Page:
Senior Desiree Estrada is one of our school’s standout athletes.  As a member of the CHS Girls’ Wrestling team, Estrada has gained a solid reputation in league matches for the skills she executes on the mat.  The uniqueness of a sport like wrestling is the individually challenge in presents when it’s just two competitors battling drew Estrada towards wrestling.

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Affirmative Action: Racism Towards Minorities (Opinion)

by ANDREW SONG

Affirmative action, simply put, is fighting racism with racism; it never works. This process was first brought about by President Lyndon Johnson, who issued an Executive Order in 1965 that required government agencies to hire more minority employees. To the common man, this makes sense. If members of a certain group are not working as much as other groups, giving the former more chances for success makes sense. For schools, the National Center on Education Statistics (NCES) conducted a study in 2007 that displayed similar results. 70% of whites immediately enrolled in college whereas the percentage was only 61 for African Americans. Hence, colleges actively played a role in accepting more minority students since then. The acceptance rate for minorities is now steadily rising and more and more diversity is seen amongst not only private colleges, but also the most prestigious institutions in the nation. The problems with Affirmative Action, however, are distinctly wicked and outweigh all of its benefits.

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A Double-Double with…hot cocoa?

by SHREYA SHANTHARAJ and ANNIE LIN

To many of us living on the West Coast, In-N-Out has served as a staple in our diets for years. Therefore, it’s no surprise that many were shocked when the company announced its newest addition to the menu: hot cocoa. Even more noteworthy is the fact that there hasn’t been a change to the traditional In-N-Out menu for nearly 15 years. However, this is not the first debut of the hot cocoa: it was initially added to the menu in the 1950s, but it was taken off shortly after.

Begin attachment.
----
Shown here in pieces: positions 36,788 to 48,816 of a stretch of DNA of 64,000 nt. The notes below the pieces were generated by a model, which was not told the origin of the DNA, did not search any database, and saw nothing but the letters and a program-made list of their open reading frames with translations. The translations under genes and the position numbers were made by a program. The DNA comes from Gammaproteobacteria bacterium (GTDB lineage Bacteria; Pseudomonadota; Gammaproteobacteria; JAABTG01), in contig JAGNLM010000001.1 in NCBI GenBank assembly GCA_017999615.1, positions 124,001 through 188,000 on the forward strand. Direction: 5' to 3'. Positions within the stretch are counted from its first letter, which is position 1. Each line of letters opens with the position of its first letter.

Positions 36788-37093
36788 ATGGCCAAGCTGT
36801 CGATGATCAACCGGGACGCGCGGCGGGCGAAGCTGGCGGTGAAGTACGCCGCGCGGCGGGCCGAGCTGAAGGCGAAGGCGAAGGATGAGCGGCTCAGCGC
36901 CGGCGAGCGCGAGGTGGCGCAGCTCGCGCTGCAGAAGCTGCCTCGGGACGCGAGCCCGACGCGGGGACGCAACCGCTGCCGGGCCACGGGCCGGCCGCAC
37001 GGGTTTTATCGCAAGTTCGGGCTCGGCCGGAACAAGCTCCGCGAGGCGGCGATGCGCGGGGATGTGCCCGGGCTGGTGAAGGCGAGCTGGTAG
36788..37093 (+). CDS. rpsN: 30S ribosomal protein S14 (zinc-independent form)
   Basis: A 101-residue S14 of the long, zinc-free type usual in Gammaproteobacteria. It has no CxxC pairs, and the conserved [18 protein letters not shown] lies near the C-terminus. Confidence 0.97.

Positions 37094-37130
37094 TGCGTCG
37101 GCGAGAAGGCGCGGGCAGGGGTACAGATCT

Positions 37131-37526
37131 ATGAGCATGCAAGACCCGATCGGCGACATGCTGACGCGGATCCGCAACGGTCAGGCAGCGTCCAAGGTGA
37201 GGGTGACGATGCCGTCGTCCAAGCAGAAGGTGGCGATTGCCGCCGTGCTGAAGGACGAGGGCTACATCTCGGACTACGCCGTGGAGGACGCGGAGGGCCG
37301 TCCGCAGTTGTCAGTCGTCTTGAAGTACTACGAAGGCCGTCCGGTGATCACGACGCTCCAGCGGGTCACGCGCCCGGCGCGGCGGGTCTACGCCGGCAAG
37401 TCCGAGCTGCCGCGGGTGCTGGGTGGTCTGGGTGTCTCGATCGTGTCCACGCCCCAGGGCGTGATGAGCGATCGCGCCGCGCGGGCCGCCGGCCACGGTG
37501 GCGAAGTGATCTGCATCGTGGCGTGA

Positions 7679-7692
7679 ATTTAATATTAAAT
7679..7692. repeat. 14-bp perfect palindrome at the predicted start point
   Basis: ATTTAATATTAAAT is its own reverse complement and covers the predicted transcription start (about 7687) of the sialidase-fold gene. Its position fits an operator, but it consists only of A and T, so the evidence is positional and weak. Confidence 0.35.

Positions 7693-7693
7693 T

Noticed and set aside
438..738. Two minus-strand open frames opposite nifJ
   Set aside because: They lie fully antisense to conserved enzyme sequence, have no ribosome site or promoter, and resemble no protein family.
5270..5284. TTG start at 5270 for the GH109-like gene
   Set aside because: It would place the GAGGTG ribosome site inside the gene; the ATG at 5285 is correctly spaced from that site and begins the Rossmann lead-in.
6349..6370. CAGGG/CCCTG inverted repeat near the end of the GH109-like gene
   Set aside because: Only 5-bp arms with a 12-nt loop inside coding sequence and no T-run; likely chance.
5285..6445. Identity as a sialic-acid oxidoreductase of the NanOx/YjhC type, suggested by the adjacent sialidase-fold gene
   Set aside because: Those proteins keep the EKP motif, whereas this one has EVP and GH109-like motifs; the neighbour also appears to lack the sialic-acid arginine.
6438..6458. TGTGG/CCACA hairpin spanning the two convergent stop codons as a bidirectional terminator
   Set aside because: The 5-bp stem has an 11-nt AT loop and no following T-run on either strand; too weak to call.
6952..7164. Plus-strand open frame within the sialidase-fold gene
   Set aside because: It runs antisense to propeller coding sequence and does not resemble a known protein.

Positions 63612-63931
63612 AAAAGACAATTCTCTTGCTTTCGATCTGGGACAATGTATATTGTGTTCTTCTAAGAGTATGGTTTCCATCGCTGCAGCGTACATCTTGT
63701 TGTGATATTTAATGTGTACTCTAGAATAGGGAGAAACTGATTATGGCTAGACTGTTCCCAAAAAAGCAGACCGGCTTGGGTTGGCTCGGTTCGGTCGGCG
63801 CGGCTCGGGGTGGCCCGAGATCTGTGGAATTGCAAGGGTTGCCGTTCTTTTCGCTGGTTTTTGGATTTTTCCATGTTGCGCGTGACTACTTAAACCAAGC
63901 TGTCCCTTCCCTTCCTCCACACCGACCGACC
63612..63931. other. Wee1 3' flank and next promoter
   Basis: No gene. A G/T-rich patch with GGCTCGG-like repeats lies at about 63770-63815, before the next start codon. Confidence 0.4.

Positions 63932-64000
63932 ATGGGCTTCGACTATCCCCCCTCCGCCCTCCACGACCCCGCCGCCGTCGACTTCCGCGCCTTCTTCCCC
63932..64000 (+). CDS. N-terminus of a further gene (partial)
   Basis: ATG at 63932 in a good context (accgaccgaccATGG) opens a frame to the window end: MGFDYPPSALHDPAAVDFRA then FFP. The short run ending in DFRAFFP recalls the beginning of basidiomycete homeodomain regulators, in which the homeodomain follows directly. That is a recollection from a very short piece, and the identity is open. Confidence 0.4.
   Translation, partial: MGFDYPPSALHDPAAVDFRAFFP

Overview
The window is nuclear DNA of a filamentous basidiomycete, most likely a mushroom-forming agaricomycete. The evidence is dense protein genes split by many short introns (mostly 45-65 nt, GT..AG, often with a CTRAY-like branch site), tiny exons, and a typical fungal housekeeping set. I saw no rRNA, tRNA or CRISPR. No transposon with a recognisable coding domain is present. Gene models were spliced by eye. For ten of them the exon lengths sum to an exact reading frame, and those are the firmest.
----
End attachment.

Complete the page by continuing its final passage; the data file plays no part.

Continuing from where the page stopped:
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Lessons from an opening night

by AARON SEO

Last Thursday opened The Last Jedi, and I was there to see the second installment of the newest trilogy first-hand. It was an exciting night, but due to my many mistakes, it was also a stressful one. But with every mistake comes a life lesson, and as Yoda says it: “Pass on what you have learned.” So, here’s a few mistakes that I have learned from to help you out for your next opening night.

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Cerritos’ NMSQT semi-finalists

by DEVINA MUNI

The National Merit Scholar test, better known as the NMSQT, is a standardized test taken by tenth and eleventh graders that is administered by the College Board. Approximately 3.5 million students take it annually. It is an academic competition used to earn scholarships and recognition by attaining certain high scores. The PSAT is used to determine  one’s eligibility and qualification for the National Merit Scholarship Program, which is how the “NMSQT” got its name.
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Trick or Treat, give me 840 hot dogs to eat

by ANASTASIA HAN

Sweaty hands in gloves were set to make 840 hot dogs from 3:30pm to 5:00pm inside Artesia Park’s kitchen on Halloween. The trains of aluminum foil never ceased to end until the enormous plastic bags of buns were empty. Mountains of steaming sausages piled onto large, deep, silver trays and were placed into hot dog buns through an assembly line by volunteers, the Artesia Lions International volunteers (LEOS).

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A Step in the Right Direction: Adopt, Don’t Shop

by SHREYA SHANTHARAJ

California has officially become the first state to formally ban the pet store sale of puppy mill dogs. Puppy mills are largely known as commercial dog breeding operations where profit is held at a higher status than the actual well-being of the animals. Most puppies that come from puppy mills are usually sold at the age of eight weeks – pretty much an open invitation to all sorts of health problems. Even worse, female dogs are used as reproductive machines in these institutions as they are bred at every given opportunity, often with no regard to necessary recovery time that often pose as huge health risks. Although legislation has been passed in the past to improve these conditions, such as the federal Animal Welfare Act of 1966, the standards required by them are extremely minimal, if any.